Since its foundation in 2010, the ensemble, which is based in the Dampfzentrale Bern, has performed some 273 works by 180 composers in 128 concerts, 175 of the works were world premieres. Among other highlights, its concerts at St. Petersburg’s Mariinsky Concert Hall in in front of large audiences and a West Coast tour of the USA.
During the first wave of Corona, the ensemble was quite lucky, as managing director, oboist and lupophone player Martin Bliggenstorfer states: “Right before the lockdown, we were able to play the protonwerk no. 9 concert in the Dampfzentrale. But we had to cancel the second performance at Basel’s Gare du Nord.”
protonwerk is a support programme for young composers* to whom the ensemble commissions works.
Adrian Nagel, Netzwerk, UA: protonwerk no.7 / ensemble proton bern 2017
“We were able to postpone our programme terrible ten, a concert with world premieres by Thomas Kessler (My lady soul) as well as Michael Pelzel and Stefan Wirth, which was planned for May, at short notice and managed to play in September. So not all of our planned programmes went completely lost,” says Bliggenstorfer happily.
Making music together is missed
The ensemble could hardly wait to get back playing concerts after the lockdown. So terrible ten became somewhat extraordinary as making music together again after such a long time and sharing music live with the audience was a great experience for everyone involved, says Bliggentorfer.
Thomas Kessler, My lady soul, UA ensemble proton bern 2019
Even though the ensemble’s musicians were able to make productive use of the lockdown period. “What we missed was making music together, being in direct contact with each other and rehearse with the concerts in mind. But at the same time it was also good to let our brains and bodies rest for a few weeks.”
Fortunately, the ensemble’s existence is currently not in danger. “We didn’t have to return any of the received subsidies or support for the cancelled concerts. That way we’ve been able to pay out our own fees as well as those of our guest performers”. Bliggenstorfer is very grateful for the generous attitude of Switzerland’s donors.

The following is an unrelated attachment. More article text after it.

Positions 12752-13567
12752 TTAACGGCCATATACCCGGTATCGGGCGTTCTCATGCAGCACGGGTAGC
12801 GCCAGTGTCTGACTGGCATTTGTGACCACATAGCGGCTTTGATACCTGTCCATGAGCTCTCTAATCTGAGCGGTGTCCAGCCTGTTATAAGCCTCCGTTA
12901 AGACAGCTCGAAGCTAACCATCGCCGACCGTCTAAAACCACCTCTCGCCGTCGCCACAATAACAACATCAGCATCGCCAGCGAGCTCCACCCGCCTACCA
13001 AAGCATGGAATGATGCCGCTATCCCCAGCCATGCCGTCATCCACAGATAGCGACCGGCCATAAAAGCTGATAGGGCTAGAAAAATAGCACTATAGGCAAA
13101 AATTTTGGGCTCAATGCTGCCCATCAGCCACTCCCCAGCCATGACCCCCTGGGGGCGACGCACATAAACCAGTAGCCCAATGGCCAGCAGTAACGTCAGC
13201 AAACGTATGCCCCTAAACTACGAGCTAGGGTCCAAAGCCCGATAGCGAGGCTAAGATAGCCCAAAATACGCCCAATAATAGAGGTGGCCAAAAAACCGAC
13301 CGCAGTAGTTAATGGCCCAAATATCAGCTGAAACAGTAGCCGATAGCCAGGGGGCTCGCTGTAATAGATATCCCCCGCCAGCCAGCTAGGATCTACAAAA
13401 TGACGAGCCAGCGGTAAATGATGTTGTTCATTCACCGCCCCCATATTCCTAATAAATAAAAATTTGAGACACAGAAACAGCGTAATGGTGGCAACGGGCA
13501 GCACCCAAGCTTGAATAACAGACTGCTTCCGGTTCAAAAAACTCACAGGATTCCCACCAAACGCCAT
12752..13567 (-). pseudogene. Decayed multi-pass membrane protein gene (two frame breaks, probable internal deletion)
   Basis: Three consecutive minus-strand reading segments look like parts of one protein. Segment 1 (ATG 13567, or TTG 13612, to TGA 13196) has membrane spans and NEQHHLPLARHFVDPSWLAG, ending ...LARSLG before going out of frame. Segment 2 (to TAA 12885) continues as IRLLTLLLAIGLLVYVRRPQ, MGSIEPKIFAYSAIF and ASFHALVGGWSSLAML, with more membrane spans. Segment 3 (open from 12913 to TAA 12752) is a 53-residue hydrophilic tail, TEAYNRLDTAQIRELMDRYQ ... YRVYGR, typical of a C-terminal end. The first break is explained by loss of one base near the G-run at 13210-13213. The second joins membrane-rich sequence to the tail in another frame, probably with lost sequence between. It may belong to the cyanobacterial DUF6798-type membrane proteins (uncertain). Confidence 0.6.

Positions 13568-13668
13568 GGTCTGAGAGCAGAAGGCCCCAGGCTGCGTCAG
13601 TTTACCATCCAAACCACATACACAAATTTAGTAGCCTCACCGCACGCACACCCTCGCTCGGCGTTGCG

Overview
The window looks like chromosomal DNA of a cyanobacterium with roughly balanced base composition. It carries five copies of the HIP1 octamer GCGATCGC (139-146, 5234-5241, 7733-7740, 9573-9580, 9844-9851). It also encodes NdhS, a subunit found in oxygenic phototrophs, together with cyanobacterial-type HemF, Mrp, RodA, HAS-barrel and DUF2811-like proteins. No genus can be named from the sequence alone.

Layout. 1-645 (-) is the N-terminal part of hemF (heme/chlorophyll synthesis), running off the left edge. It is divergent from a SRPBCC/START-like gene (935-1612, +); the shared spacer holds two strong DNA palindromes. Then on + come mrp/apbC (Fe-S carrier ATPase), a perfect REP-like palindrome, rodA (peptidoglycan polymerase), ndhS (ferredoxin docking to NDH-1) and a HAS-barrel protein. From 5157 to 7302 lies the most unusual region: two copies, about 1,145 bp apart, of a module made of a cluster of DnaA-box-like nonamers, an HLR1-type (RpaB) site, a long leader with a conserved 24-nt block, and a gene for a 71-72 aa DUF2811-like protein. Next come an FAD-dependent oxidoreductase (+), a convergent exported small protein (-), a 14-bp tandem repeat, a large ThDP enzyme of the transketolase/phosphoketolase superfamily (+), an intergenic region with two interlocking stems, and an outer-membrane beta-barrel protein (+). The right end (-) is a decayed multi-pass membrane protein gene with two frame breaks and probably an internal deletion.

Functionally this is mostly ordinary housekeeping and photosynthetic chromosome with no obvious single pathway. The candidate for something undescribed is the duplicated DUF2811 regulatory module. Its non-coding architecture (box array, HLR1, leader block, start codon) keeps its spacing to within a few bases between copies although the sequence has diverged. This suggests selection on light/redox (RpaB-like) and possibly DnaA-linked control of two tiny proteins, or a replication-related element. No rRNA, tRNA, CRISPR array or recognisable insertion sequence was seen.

“The universe of sounds is limitless…”
The ensemble is therefore still in an excellent position and constantly striving to develop further. This, however, will happen without its long-time conductor Matthias Kuhn, with the ensemble since its founding. “He wishes to reorient himself artistically” which is something that Bliggenstorfer understands, however important Kuhn has been for the young ensemble’s development. In the future, the work will go on with a core of eight members and without a permanent conductor, in order to develop chamber music projects as well as concerts and performances with larger ensembles and guest conductors.
The passion for contemporary music in its various genres and orientations never changed as the ensemble has no blinders on and joyfully plays and shows how full of enthusiasm, lively and vital contemporary music can be. “The universe of sounds and their possible combinations is infinite”, and Bliggenstorfer knows that ” there are new discoveries to be made throughout an entire lifespan”.
Verschiedene Komponisten click & faun, ensemble proton bern 2019
Sound possibilities of new instruments are also far from being exhausted: i.e. the “clarinet d’amore” rediscovered by Richard Haynes, the double-reed instruments “lupophone” and “contraforte” played by Martin Bliggenstorfer and Elise Jacoberger or Maximilian Haft’s “straw violin” – not to mention the variety in the realmof electronic sound production. ensemble proton bern will continue to research.
2nd interview, October 21, 2020:
Despite growing uncertainties and the threat of new restrictions, Bliggenstorfer still appeared to be confident regarding future concert possibilities on October 21: “Cultural events should not be cancelled as long as they are not officially prohibited. Protection concepts must of course be implemented perfectly, which worked well so far”.
Fixed appearances as main act were planned as part of the “5 years Kultur-Kino Rex” anniversary programme, with two visual artists, during which composer Ennio Morricone was to be shown from an much less known side. “Morricone is well known as film music composer – but he was also active in so called ‘art music’, among others as trumpet player of the “Gruppo di improvisazzione Nuova Consonanza” in the 60s/70s.